Management Matters: Stop Hiding from Friction

I’ve gotten a few calls in the last several weeks that go like this:

1.I’ve got friction in my life at work.

2.It is making me unhappy.

3.Hiding out is not working.

Maybe those points weren’t made as concisely but you get the point: hiding out from friction, conflict, and unpleasantness is not an effective strategy. It’s true that some things will blow over and everyone will move on but it may not serve you well as an ongoing strategy in dealing with others.

There are definitely ways to constructively manage these conversations. For those who think that friction or conflict at shouldn’t exist, it helps to examine where this idea came from in the first place. It’s a lovely fantasy but the reality is that as long as there are people who are not exact replicas of you out there in the world, there are going to be differences of opinion, different perspectives, and different solutions. Even if you are often the ‘smartest person in the room’ you aren’t always the smartest person in the room

There are many ways to solve problem, view situations, and accomplish tasks. There are a wide variety of interpersonal styles, personalities, management approaches and lots of ways to define success and successful outcomes. If you buy that these things are true, it makes sense to look at how we can make the space between our differences smaller so people can come to a viable resolution.

Talking to other people about the conflict may be a way for you to get input or a reality check, but it can only help you if you are working on creating a strategy to be used with the actual person who may be involved. At some point, talking about problems actually become another problem. I am not a big advocate of hiding.

There are some things to remember when you shine a light on interpersonal friction or disagreement. .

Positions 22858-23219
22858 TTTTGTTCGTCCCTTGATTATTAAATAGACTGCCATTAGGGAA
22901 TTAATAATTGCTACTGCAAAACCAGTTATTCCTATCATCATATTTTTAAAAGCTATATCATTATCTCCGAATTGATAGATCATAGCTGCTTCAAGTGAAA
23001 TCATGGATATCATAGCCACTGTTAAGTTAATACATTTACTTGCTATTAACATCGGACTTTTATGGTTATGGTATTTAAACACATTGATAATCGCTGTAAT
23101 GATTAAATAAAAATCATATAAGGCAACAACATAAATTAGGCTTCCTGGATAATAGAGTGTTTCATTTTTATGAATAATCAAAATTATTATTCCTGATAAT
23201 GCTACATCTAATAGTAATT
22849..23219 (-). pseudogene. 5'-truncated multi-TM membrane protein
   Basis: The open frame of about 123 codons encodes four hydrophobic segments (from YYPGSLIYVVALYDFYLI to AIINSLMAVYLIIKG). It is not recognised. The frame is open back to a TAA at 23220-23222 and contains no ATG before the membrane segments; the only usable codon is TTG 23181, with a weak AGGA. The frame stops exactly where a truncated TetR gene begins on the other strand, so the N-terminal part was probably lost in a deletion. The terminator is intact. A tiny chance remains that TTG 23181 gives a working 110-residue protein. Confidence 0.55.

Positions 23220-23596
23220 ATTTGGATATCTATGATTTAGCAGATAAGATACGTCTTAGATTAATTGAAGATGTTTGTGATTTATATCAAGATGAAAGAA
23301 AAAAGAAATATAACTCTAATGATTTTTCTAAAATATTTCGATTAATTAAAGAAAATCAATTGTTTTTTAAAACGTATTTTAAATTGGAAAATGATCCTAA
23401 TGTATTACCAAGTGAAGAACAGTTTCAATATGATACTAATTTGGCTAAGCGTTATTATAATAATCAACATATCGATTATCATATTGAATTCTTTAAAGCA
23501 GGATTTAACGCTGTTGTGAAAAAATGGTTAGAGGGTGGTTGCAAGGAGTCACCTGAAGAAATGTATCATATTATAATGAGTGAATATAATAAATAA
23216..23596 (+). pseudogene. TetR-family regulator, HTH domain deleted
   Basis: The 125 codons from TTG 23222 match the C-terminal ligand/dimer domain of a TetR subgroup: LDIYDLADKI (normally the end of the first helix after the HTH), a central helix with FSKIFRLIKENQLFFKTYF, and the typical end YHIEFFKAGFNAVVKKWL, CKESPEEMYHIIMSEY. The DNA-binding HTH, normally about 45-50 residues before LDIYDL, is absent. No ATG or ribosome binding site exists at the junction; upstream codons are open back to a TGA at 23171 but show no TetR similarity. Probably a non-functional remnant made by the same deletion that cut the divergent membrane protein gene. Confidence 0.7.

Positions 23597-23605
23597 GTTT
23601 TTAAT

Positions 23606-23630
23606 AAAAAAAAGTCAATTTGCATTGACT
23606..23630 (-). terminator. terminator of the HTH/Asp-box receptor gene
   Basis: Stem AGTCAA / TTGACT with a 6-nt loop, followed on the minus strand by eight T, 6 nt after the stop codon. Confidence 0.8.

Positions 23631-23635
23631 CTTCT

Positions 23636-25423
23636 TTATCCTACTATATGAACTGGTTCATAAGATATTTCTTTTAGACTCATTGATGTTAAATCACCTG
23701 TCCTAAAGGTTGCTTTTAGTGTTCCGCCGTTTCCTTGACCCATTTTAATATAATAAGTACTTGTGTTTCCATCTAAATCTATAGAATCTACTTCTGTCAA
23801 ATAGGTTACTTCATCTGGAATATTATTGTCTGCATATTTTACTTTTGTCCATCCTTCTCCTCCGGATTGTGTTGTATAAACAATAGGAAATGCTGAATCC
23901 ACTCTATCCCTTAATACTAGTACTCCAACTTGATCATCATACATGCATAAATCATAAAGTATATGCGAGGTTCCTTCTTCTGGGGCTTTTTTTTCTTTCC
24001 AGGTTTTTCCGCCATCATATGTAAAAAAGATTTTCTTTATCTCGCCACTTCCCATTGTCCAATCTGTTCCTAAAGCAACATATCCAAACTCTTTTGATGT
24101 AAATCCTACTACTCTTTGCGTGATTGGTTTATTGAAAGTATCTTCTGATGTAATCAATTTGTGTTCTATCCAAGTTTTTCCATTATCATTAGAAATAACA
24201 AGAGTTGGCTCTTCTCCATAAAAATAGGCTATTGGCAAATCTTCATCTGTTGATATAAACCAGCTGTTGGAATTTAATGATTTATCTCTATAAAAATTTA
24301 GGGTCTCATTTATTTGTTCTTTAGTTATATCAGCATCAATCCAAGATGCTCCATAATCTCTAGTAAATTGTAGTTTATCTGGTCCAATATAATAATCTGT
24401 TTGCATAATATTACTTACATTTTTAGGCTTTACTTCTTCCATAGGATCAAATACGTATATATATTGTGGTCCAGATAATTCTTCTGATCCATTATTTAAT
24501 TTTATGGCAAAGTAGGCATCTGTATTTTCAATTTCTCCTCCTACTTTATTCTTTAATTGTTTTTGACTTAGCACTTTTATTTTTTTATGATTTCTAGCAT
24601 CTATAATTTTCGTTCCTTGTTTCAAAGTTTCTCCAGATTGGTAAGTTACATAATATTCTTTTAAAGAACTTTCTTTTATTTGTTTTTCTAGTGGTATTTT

If you’ve been told that a topic is not up for discussion, don’t try to discuss it. However, being told not to discuss topics of importance repeatedly can be a good topic to bring up for discussion.

If you are going to point out where you disagree, make sure to point out where you agree. You are not confronting the person; you are having a conversation about something you disagree on, so frame the conversation that way. Focus on being an ally not a critic because your goal is to resolve the issue. Ask questions so that you can understand how they see things. Logic may not win the day.

If you have a difference of view point with the boss it can create even more than the usual fear and trepidation, but it does not have to be a career killing more to disagree.

Some ideas about how best to discuss alternative perspectives:

  • Stay calm and check your emotions at the door. People can disagree without being disagreeable
  • Focus on the action and the impact. Make it about the issue and not about the person/your boss.
  • Disagree in private. No one wants to be embarrassed publicly.
  • Ask a lot of questions so that you clearly understand how they see things. You may learn that you are not as far apart on things as you thought.
  • Be clear about what you don’t agree with. It’s hard to resolve ‘fuzzy issues.
  • Offer an alternative. Only a better idea can replace the first idea.
  • No one can read your mind – not even your boss.
  • Disagree and move forward. You won’t win them all and undermining things or sulking at work is unprofessional. Remember that the boss not only has the final word, carrying on the debate after it has essentially ended is potentially damaging for you.

Managing interpersonal differences is very challenging. We all have the scars to prove how badly people can handle them. Aim to be the person who handles friction well.

Joni Daniels is Principal of Daniels & Associates, a management training and development consulting practice that specializes in developing human resources in the areas of leadership and management training, interpersonal effectiveness and efficiency, skill- building, and organizational development interventions. With over 25 years of experience, she is a sought after resource for Fortune 500 clients, professional organizations, higher education, media outlets and business publications. Joni can be reached at

Recent Deals

Interested in advertising your deals? Contact Edwin Warfield.

Connect with these Baltimore Professionals on LinkedIn

  • Edwin Warfield

    Editor in Chief, Warfield Digital

  • Jean Halle

    Independent Consultant

  • Larry Lichtenauer

    President of Lawrence Howard & Associates

  • Newt Fowler

    Partner at Womble Carlyle, LLP

  • David Crowley

    Owner at Develop DC

  • Carolyn Stinson

    Stinson Marketing Group